Zediva thought it had things all figured out. Allow users to rent a DVD player in a data center someplace with a hot new release movie in the slot, then stream them the output from the DVD player. Zediva claimed that was no different than the consumer renting the disc themselves. The courts didn’t agree and have now upheld a preliminary injunction and shut Zediva down for good. The company has also been ordered to pay the MPAA $1.8 million.
It was a war on two fronts that eventually drove Blockbuster into bankruptcy. Netflix was on one side, and Redbox on the other. Redbox has long been a favorite of thrifty film-buffs with its super-cheap $1 per-night movie rentals. Unfortunately, the party is over, or is at least getting a little less raucous. Redbox is upping that DVD charge to $1.20 a night starting October 31st.
You could be forgiven if you've never heard of Amazon's Disc+ program. Basically, when you buy select movies on DVD or Blu-ray, you can get a downloadable copy made immediately available to you. The problem was selection. The feature was only available on about 300 movies when it launched last year. Today Amazon has announced a massive expansion of Disc+ to over 10,000 titles.
The process is automatic when a selected movie is purchased. The digital copy appears in the user's Amazon Video On Demand folder. So it isn't a free and clear copy that you can watch anywhere, but there are over 200 Amazon VOD compatible devices out there. Would this sort of feature make you more likely to buy from Amazon?
Gamers prefer physical media, eh? That's what their mouths said anyway, but their wallets are singing a slightly different tune. The NPD Group – who's finally tracking digital PC sales – found that 48 percent of unit sales on the PC in 2009 were of the digital variety. That accounts for 36 percent of dollar sales, which is a smaller portion, yeah, but still a pretty sizable slice of the pie.
Granted, that still doesn't include the mountains – if not entire continents – of cash that have sprung up around games like Farmville, which is on track to rake in a whopping $1 billion in 2010. If nothing else, this proves that the PC marches to the beat of its own drum, and analyst groups are going to have to march a bit faster if they want to keep up.
Also, if you're interested, the report includes a list ranking the most popular digital videogame storefronts. “The winner may surprise you” is what we'd say if we were pathological liars. Here's a hint, though: it doesn't -- and never will -- rhyme with "Splames For Grindows."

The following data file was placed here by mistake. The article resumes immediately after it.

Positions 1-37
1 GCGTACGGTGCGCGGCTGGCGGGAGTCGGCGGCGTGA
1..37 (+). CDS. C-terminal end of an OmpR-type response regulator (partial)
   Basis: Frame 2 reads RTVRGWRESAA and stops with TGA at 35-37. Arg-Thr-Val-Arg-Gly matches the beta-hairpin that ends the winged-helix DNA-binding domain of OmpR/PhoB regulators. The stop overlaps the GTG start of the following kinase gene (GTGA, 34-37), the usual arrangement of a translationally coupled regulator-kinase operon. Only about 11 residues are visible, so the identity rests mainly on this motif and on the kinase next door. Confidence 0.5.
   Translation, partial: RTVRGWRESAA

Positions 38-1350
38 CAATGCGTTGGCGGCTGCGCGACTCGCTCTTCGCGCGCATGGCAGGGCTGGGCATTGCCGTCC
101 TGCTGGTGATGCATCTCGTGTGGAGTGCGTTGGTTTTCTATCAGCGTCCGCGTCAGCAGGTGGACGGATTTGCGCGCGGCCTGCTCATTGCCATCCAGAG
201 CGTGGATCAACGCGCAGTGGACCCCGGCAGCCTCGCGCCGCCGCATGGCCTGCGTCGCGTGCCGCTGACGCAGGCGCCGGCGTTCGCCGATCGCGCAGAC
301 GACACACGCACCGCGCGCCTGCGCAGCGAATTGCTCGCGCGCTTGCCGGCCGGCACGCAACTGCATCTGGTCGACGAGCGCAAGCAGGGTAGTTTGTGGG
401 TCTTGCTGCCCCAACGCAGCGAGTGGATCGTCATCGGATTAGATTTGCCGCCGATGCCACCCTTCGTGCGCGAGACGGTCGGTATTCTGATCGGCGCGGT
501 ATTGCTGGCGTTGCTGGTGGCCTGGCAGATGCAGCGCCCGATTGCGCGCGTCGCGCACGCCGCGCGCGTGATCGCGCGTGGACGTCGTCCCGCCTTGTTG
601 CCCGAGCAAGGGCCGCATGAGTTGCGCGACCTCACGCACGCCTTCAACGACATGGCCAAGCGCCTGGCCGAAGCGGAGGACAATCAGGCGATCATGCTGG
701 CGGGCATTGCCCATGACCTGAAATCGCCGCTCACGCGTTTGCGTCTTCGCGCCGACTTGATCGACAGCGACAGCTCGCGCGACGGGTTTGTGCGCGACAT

Sharp today introduced two new Aquos Blu-Ray disc recorders -- BD-HDW700 and BD-HDW70 -- into the Japanese market, both of which support the new BDXL format.
The BDXL format allows for far greater storage than with regular Blu-ray discs, up to 100GB on triple-layer discs (compared to 50GB), and up to 128GB on quadruple-layer discs.
Sharp's drives are the first in the world to support both recording and playback of BDXL media, and also come with 1TB (HDW70) and 2TB (HDW700) of hard drive capacity. Both drives will be available in Japan on July 30, 2010, with no word on when the company plans to ship these stateside.
If you live in the fast lane of bleeding-edge tech, you probably believe physical media’s on its deathbed – just a couple coughs and a close-eyed “ahhh” away from casting off its mortal coil. That impassioned eulogy you’ve been working on, however, might be a little premature, according to a survey from Ipsos MediaCT. The survey, which fell into the hands of over a thousand people, found that a whopping 64 percent of gamers still like their media the way we like our women: tangible.
“I believe the preference for physical discs amongst next gen gamers reflects the potential value they derive from the pre-owned market, which is holding up the preference for physical – this is unlike the music and film markets,” said Ipsos MediaCT director Ian Bramley.
The same survey found that music and film’s digital rejection rates were at 45 and 51 percent, respectively.
“Physical games discs have a long and well-established history, which is a deep mindset to change – particularly when gamers build a physical collection as they fear losing digital versions. And in-store browsing is also important to buyers,” Bramley added.
Gamers’ fears, we might add, aren’t unjustified. Multiplayer server shutdowns have become commonplace on consoles, and PC DRM has – in some cases – turned “ownership” of a game into a total farce. The digital revolution is one of convenience, no doubt, but at some point, we’re forced to ask: how much are we willing to give up for convenience’s sake?